Endometritis Inflammation of the endometrium Fibrocystic breast disease Formation of one or more benign cysts in the breast 56

57 Figure 16.9: Endometriosis

58 Figure 16.10: Fibrocystic breast disease

59 Diseases and Disorders (cont.)
Fibroid tumor Benign tumor containing fibrous tissue that arises from the myometrium of the uterus, commonly referred to as fibroids, the condition is also called myoma of the uterus, fibromyoma, and leiomyoma 59

60 Figure 16.11: Fibroid tumors

61 Diseases and Disorders (cont.)
Fistula An abnormal passage from one hollow organ to another; a rectovaginal fistula occurs between the vagina and rectum, and a vesicovaginal fistula occurs between the bladder and vagina 61

62 Figure 16.12: Fistula 62

63 Diseases and Disorders (cont.)
Gynopathic Pertaining to a disease of women Hysteratresia Closure of the uterus, resulting in an abnormal obstruction in the uterine canal Mastitis Inflammation of the breast 63

64 Diseases and Disorders (cont.)
Mastoptosis Condition of a sagging breast Myometritis Inflammation of the myometrium Oophoritis Inflammation of an ovary Ovarian cancer A malignant tumor arising from an ovary 64

65 Diseases and Disorders (cont.)
Parovarian cyst A cyst of a fallopian tube Pelvic inflammatory disease Inflammation of the female organs within the pelvic cavity, generally including the ovaries, uterus, and fallopian tubes, usually caused by bacteria 65

66 Diseases and Disorders (cont.)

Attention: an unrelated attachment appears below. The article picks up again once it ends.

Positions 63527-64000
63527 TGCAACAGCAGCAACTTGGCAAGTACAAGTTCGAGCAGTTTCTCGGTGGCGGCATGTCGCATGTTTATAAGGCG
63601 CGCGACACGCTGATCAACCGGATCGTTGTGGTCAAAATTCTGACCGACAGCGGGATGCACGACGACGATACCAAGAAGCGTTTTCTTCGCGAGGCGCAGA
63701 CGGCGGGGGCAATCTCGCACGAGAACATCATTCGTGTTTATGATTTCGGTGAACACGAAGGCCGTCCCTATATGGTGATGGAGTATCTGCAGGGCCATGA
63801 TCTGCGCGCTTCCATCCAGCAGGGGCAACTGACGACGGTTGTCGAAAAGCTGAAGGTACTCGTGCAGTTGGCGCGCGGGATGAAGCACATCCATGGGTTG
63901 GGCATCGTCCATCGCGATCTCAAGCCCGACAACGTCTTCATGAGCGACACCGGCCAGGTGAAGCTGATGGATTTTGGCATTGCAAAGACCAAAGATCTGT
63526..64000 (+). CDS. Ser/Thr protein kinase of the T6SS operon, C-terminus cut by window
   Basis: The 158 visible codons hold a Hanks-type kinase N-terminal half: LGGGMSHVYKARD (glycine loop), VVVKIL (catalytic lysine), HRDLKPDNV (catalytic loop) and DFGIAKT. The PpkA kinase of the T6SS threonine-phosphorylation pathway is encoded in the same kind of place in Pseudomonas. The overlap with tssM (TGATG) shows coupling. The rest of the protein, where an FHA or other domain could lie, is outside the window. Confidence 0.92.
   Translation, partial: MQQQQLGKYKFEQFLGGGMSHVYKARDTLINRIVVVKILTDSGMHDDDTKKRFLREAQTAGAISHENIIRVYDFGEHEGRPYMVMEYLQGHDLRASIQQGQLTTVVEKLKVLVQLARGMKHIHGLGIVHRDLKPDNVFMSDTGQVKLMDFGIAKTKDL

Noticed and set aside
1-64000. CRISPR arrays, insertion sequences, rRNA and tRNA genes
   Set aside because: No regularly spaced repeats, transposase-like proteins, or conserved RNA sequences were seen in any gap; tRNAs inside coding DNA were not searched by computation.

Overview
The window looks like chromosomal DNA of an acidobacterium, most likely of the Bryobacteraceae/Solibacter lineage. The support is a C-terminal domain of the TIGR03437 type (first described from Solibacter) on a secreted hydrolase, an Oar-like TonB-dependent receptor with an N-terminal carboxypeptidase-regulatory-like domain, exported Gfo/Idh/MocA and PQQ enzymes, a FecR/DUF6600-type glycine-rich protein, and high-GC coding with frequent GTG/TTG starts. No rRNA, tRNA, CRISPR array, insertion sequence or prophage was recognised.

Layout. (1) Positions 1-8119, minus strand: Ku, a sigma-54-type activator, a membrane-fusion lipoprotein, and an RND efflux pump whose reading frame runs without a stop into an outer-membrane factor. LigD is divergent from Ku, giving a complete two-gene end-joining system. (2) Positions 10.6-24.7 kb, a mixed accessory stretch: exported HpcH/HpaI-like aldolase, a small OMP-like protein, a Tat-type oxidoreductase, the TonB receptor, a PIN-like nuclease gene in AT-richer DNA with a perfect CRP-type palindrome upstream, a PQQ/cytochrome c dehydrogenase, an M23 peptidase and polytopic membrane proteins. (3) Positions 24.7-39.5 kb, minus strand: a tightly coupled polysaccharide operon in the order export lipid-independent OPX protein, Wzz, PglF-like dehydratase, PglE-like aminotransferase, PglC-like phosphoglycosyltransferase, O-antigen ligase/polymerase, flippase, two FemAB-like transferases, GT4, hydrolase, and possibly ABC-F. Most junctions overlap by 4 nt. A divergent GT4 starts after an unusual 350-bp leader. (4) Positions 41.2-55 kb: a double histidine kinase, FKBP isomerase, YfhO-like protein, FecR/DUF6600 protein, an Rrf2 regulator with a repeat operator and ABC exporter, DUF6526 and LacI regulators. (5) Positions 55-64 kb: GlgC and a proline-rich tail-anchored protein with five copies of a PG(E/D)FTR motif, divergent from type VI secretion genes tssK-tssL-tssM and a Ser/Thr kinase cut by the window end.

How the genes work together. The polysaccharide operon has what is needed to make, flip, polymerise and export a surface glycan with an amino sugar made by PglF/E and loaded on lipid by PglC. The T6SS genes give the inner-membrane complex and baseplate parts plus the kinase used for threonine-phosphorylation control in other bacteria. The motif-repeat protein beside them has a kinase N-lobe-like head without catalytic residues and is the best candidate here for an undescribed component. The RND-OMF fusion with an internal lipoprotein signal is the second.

Perimetritis Inflammation of the perimetrium Polymastia Presence of more than two breasts 66

67 Diseases and Disorders (cont.)
Premenstrual syndrome A collection of symptoms, including tension, irritability, painful breasts, edema, and headache, which usually strike during the 10 days preceding menstruation Prolapsed uterus Displacement of the uterus resulting in a downward location, often crowding into the vagina; also called hysteroptosis 67

68 Figure 16.13: Prolapsed uterus

69 Figure 16.13 (continued): Prolapsed uterus

70 Diseases and Disorders (cont.)
Salpingitis Inflammation of the fallopian tube Salpingocele Hernia of the fallopian tube 70

71 Diseases and Disorders (cont.)
Toxic shock syndrome An infectious disease characterized by a rapid onset of symptoms including high fever, skin rash, diarrhea, vomiting, and myalgia, followed by hypotension, leading to shock and in severe cases, death; it has been linked to non-cotton tampon use and is usually caused by Staphylococcus aureus 71

72 Diseases and Disorders (cont.)
Vaginitis Inflammation of the vagina, which is also known as colpitis; in a common form known as atrophic vaginitis, the usual symptoms of redness and swelling are accompanied by thinning of the vaginal wall and loss of moisture, usually due to a depletion of estrogens 72

73 Diseases and Disorders (cont.)
Vulvovaginitis Inflammation of the vulva and vagina 73

74 Figure 16.14: Vaginitis 74

75 Figure 16.14 (continued): Vaginitis

76 Cancers of Female Organs
Form the greatest type of threat to health and life among women They include cancers of the uterus, breast, and ovaries Cancers of the uterus, including cervical cancer, are the most common reproductive cancers in women between ages 15—40 76

77 Cancers of Female Organs (cont.)
Uterine cancer is very lethal because most women fail to develop symptoms until later in the disease Symptoms include vaginal bleeding, pelvic pain, and vaginal discharge The most effective screening test is a Pap smear, although new techniques, including Cancer Antigen-125 Tumor Marker, have created additional diagnostic tools 77